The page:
OPINION: Cyril’s tightrope

Norman McFarlane

Just when you thought the log jam in our politics has finally been cleared, something happens to convince you otherwise.

Eskom is the largest and most critical state owned enterprise in the country, and it is also the most critical factor in our economic future.

No matter what the government of the day chooses to do to stimulate economic growth, it will all come to nought if Eskom fails, and unless the government stumps up a few billion before the end of April, that is what we are told will happen.

This comes hot on the heels of serial revelations about the pillaging of Eskom that has happened on the ANC’s (principally Jacob Zuma’s) watch, which is accompanied by a debt burden of over R400 billion, a tad shy of 25% of the national budget for the current fiscal year.

Eskom’s sovereign debt rating – CCC+, sub investment grade, better known as junk status – makes it virtually impossible for the power utility to seek funding to service its debt at rates that are anything less than usurious, even if it could find an institution stupid enough to lend it money, so it must turn to the local piggy bank, our Treasury, for a bailout.

As much as President Cyril Ramaphosa seems determined to fix the mess at Eskom, he seems to take two steps back for every one step forward.

His plan to split Eskom into three separate entities – generation, transmission and distribution under Eskom Holdings – was initially received by energy analysts with cautious optimism.

Once, however, it became clear that this move would do little to stem the haemorrhaging of cash by the utility, address its rapidly escalating debt burden, remedy the calamitous state of repair of the national generating equipment, or fix the inherently defective and unstable Kusile and Medupi power stations that were supposed to ensure that we do not again experience the crippling “load shedding” that has recently been foisted upon us, optimism rapidly morphed into scepticism.

But perhaps the most jaw-dropping announcement of all during Mr Ramaphosa’s much anticipated State of the Nation Address (SONA) last week, was the bald assertion that the changes at Eskom will not result in job cuts of any significance below the upper tier of management, despite an acknowledgement by CEO Jabu Mabuza that Eskom has “33% more people than was necessary”, and earlier reports that Eskom management was considering cutting 15 000 jobs as part of its restructuring plan.

It is easy to suggest that “Eskom is too big to fail” but let’s not forget Enron’s collapse in 2001 with its $74 billion (R1 trillion plus in today’s money) shareholder loss and the concomitant demise of Arthur Andersen LLP, one of the largest auditing firms in the world at the time.

Eskom can fail, and if it does, it will take down the whole country. And here’s the thing: Mr Ramaphosa knows this, which one thinks would motivate him to take a scalpel to Eskom, and cut its operating costs to the bone by shedding the 30 000 of its 48 000 odd jobs which energy analysts say can and must go in order for the utility to survive.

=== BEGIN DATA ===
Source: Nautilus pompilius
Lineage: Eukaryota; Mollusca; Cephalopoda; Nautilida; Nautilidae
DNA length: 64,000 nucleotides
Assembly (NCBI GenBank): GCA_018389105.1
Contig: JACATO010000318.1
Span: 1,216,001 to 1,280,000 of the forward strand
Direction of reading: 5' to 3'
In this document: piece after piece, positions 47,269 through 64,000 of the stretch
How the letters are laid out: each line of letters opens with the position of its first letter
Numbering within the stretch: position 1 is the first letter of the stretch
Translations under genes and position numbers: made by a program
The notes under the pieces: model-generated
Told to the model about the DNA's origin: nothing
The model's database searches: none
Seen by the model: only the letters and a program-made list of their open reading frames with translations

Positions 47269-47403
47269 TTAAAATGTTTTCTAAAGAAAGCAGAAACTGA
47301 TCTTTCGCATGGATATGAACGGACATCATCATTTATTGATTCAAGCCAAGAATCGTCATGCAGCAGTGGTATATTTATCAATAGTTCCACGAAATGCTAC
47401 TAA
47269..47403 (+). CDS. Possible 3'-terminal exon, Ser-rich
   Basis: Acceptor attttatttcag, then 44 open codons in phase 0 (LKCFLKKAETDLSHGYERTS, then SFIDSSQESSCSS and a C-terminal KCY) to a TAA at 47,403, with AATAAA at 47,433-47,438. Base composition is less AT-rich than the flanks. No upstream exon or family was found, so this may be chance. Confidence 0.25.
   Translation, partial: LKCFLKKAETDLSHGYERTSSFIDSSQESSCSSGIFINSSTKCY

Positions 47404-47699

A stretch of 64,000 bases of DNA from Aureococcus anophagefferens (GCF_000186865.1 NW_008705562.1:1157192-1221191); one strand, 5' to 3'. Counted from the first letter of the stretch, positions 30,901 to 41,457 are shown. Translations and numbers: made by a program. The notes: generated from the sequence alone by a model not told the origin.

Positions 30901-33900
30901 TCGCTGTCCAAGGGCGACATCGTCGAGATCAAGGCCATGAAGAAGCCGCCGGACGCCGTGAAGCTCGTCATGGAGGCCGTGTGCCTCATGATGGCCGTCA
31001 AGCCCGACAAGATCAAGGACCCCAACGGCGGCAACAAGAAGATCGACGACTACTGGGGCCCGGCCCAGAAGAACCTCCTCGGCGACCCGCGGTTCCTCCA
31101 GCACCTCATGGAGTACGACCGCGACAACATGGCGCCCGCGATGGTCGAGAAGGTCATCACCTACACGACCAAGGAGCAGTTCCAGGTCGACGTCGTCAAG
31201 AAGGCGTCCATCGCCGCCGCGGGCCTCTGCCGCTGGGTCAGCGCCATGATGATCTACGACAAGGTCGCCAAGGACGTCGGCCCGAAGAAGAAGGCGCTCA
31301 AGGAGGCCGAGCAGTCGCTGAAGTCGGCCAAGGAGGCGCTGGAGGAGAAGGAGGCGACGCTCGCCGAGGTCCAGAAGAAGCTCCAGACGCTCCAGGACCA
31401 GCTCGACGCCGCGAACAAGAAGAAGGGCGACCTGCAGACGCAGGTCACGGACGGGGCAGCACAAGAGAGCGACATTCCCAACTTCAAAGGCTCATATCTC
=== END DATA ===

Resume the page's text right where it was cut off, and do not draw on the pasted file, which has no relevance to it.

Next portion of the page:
But that is just not going to happen.

As much as Mr Ramaphosa knows what must be done to save Eskom and the country, his hands are tied. Whereas his predecessor laid waste to everything and everybody as whim or caprice took him without consequence initially, Mr Ramaphosa cannot, nor will he, do the same, but for different reasons.

Jacob Zuma’s power base at the watershed ANC Polokwane conference in 2007 was handily shored up by the so-called “coalition of the wounded” that felt aggrieved because it was overlooked when it came to handing out the plum jobs in Thabo Mbeki’s government.

In similar vein, the cohort of equally disenchanted ANC aparatchiks who left the party to form Cope shortly before the 2009 election can also be dubbed a “coalition of the wounded” and for pretty much the same reasons.

Fast forward to 2013, and Julius Malema takes out of the ANC yet another “coalition of the wounded” and forms the Economic Freedom Fighters (EFF), which unlike Cope manages to keep its leadership you-know-what together, and contrary to dire predictions by the ANC that “it’s very cold outside of the Alliance”, survives and prospers and actually becomes a major thorn in the side of Mr Zuma and his acolytes.

Cope has largely amounted to nothing since reaching its zenith in the 2009 election with 7.42% of the vote, and the EFF has since usurped its place as the third biggest party in the National Assembly, with 6.3% of the vote in the 2014 national election.

Cope’s demise came about largely because its initial leadership duo – Mabazima Shilowa and Mosiuoa Lekota – squandered every cent of their hard-won political capital in a messy and very public battle in the courts over who should be supreme leader.

To its credit, the EFF managed to avoid that order of you-know-what measuring contest, and with the iron-handed and often canny leadership of Julius Malema, has managed to regularly upstage the ANC and the DA in the news visibility stakes, but often for the wrong reasons.

But the EFF has, along with the DA, lost a good deal of its political raison d’etre with the demise of Jacob Zuma, and both have yet to figure out what they ought to be doing to catch the hearts and minds of voters, which they both will, but too late for the May 8 election.

Which leaves us with Mr Ramaphosa and the tightrope he walks towards May 8 and beyond, with the original “coalition of the wounded” – Mr Zuma’s still active and significant support base – firmly entrenched in the power structures of the ANC, which prevents Mr Ramaphosa from doing what he knows he must do to save the country.

Weakened they may be, but they are many, and they are deeply entrenched, and all they need do is wait for that fatal misstep by Mr Ramaphosa.